F-35B - Bulkhead
5:21 PM on Dec 09, 2011
This post is one in a series on the development of the F-35. Click here for a Flash graphic with system cutaways. Click on Read More to read the entire post on that system and check out next week's special coverage of the program in the Dec 12 edition of AW&ST.
Cracking in one of six forged-aluminum fuselage bulkheads was discovered about 1,500hr into 16,000hr of durability testing aimed at validating the F-35B's 8,000hr airframe life. The flight-test fleet was inspected and no cracks found, but none were near the 1,500hr mark.
Cracking of bulkead 496 was traced to a stress concentration where the main landing gear attaches to the fuselage. The initial fix for aircraft already produced was local blending of the affected area to relieve stress, with doublers to be added later to extend airframe life. The long-term solution is a redesigned, thicker bulkhead to be installed beginning with the 24th F-35B.
Subsequently, a crack appeared in the wing forward-root rib after more than 2,800hr of durability testing on the F-35A at BAE Systems in the UK. The forged-aluminum rib is common to both the CTOL and STOVL variants, and the crack was anticipated based on earlier structural analysis, the program office says. A redesigned root rib will be installed beginning with production lot 5, and earlier LRIP aircraft - 30 CTOL and 34 STOVL - will be retrofitted.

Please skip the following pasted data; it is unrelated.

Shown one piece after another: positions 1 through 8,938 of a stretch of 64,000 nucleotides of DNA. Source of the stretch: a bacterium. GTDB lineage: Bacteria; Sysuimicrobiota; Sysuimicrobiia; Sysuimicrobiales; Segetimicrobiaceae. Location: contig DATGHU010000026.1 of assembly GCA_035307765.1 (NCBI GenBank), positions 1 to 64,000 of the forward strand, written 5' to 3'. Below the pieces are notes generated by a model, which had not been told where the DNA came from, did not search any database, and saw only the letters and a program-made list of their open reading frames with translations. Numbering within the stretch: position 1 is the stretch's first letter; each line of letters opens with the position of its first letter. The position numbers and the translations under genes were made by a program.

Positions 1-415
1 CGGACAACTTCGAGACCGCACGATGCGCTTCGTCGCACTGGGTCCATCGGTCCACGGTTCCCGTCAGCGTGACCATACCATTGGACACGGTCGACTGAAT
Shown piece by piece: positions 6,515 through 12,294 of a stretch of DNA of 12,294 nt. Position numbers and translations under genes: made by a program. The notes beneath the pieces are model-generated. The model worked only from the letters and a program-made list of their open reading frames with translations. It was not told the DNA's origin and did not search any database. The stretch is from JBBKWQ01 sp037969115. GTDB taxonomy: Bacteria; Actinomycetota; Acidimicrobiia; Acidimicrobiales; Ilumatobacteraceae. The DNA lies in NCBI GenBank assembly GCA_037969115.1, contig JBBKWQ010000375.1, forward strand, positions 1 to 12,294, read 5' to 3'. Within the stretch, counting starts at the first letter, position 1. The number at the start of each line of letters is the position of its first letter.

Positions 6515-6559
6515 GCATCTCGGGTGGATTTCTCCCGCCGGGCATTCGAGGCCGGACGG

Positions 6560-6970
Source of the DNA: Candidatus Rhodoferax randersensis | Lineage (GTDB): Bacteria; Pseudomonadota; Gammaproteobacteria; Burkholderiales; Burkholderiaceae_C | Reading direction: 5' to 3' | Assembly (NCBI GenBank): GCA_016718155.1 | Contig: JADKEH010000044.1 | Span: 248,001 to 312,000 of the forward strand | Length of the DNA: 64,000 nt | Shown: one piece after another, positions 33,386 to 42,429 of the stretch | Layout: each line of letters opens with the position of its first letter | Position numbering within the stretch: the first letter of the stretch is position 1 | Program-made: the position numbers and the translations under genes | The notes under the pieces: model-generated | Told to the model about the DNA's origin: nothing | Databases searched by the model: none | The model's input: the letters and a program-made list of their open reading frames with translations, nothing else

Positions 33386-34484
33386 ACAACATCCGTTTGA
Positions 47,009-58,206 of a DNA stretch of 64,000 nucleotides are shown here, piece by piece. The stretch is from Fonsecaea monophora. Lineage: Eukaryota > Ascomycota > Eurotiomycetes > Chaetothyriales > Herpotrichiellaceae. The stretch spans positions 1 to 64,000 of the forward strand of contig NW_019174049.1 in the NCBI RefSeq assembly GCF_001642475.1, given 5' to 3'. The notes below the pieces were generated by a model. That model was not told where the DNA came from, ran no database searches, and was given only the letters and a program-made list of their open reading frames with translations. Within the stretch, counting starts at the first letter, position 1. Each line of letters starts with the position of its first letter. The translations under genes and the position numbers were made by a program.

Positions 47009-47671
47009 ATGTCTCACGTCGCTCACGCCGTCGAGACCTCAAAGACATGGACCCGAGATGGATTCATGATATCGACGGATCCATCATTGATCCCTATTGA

Mircrocracks have appeared in an actuator support beam inside the lift-fan bay on test aircraft BF-1, BF-2 and BF-4. The beam, which supports actuators for the upper and lower lift-fan doors, and which is under load in STOVL mode, was also a known "hot spot", says Lockheed Martin. A redesigned beam was installed beginning with aircraft BF-5 and the others are being retrofitted.
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